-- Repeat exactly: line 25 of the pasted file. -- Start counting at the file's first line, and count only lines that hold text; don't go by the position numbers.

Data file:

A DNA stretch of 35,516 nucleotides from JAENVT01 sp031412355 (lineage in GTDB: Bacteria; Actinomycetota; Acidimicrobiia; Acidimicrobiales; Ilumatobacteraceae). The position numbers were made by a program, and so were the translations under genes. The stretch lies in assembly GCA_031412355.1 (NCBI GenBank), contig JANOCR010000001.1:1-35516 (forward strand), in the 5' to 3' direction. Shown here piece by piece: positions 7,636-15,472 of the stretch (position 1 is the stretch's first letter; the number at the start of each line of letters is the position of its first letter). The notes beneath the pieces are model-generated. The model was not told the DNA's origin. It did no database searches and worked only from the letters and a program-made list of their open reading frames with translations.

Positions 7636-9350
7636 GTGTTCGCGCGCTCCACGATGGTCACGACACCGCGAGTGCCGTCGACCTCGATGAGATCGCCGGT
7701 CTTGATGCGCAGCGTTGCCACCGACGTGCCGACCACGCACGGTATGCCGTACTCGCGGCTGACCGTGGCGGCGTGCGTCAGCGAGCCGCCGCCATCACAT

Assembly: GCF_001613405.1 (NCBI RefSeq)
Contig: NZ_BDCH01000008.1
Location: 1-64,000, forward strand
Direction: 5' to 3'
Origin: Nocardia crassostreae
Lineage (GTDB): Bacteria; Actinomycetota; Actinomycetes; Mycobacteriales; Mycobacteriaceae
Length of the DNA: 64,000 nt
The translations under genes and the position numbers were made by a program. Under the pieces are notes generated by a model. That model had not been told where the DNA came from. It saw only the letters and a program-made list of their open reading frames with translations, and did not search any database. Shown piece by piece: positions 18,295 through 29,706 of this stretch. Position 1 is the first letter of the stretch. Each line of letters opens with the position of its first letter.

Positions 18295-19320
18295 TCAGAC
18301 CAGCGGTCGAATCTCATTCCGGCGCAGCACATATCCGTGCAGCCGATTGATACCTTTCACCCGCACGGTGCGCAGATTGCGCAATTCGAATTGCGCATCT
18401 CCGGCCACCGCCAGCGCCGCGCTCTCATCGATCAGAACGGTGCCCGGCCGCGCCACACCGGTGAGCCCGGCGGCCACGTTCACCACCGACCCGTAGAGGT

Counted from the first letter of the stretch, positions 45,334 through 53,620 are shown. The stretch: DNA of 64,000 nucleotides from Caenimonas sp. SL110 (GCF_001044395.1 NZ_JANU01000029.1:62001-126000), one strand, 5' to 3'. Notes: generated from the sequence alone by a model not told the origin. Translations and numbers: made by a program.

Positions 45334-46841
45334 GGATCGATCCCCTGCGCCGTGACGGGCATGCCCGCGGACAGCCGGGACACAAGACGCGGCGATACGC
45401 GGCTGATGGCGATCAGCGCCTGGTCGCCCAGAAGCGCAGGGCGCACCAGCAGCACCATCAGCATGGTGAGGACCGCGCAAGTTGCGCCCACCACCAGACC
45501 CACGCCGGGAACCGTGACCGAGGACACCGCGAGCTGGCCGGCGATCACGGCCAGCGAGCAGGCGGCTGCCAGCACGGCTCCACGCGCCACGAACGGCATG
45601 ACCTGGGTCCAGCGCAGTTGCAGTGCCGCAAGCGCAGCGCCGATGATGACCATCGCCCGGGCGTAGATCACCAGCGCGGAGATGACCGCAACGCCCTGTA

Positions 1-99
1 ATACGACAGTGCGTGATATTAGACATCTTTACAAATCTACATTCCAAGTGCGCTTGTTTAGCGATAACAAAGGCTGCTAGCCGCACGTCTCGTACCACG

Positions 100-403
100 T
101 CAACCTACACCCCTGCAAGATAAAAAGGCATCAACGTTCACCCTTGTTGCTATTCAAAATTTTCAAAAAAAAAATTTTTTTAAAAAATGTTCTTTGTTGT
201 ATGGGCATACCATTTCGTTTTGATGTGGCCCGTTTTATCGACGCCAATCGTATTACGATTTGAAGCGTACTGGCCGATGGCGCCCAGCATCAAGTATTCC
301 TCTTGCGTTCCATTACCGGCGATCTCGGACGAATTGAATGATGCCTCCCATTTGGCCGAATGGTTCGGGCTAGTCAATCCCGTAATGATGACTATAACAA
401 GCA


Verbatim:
Positions 100-403